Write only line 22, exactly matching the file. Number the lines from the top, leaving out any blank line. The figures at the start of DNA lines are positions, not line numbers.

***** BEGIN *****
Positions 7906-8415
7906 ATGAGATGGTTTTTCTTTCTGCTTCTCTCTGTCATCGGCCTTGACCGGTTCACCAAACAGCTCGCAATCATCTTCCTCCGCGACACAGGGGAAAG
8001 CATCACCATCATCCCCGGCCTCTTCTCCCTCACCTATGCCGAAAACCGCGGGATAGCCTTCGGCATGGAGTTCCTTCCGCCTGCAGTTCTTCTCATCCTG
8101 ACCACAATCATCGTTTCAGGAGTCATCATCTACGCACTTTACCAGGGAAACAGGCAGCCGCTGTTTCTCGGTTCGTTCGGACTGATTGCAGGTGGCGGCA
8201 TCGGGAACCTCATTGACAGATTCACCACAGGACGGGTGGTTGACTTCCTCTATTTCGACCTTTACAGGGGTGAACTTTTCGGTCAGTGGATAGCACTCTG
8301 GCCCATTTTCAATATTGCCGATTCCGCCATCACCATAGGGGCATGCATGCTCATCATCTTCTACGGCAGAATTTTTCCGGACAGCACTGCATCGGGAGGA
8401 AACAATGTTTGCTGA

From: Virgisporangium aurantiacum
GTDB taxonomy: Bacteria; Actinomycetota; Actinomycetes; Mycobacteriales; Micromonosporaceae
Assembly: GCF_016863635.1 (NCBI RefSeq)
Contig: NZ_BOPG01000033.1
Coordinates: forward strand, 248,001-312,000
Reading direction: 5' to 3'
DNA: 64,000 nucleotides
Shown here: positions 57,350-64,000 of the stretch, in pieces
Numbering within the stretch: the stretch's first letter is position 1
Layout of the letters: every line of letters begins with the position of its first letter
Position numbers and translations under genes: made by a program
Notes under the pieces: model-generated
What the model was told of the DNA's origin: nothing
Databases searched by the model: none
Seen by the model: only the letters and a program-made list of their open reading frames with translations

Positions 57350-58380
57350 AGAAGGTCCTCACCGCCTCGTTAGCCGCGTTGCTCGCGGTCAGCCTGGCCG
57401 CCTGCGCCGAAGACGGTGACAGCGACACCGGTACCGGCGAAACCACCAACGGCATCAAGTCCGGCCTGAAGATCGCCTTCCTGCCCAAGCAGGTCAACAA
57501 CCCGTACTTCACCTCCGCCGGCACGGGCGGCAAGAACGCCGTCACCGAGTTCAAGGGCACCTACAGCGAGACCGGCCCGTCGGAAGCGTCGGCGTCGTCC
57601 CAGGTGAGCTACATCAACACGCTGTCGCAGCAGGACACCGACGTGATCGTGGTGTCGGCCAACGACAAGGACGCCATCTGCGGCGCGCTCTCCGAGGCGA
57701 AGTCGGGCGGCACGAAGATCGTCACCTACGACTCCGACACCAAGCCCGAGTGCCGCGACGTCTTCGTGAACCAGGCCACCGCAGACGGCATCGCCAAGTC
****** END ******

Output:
Seen by the model: only the letters and a program-made list of their open reading frames with translations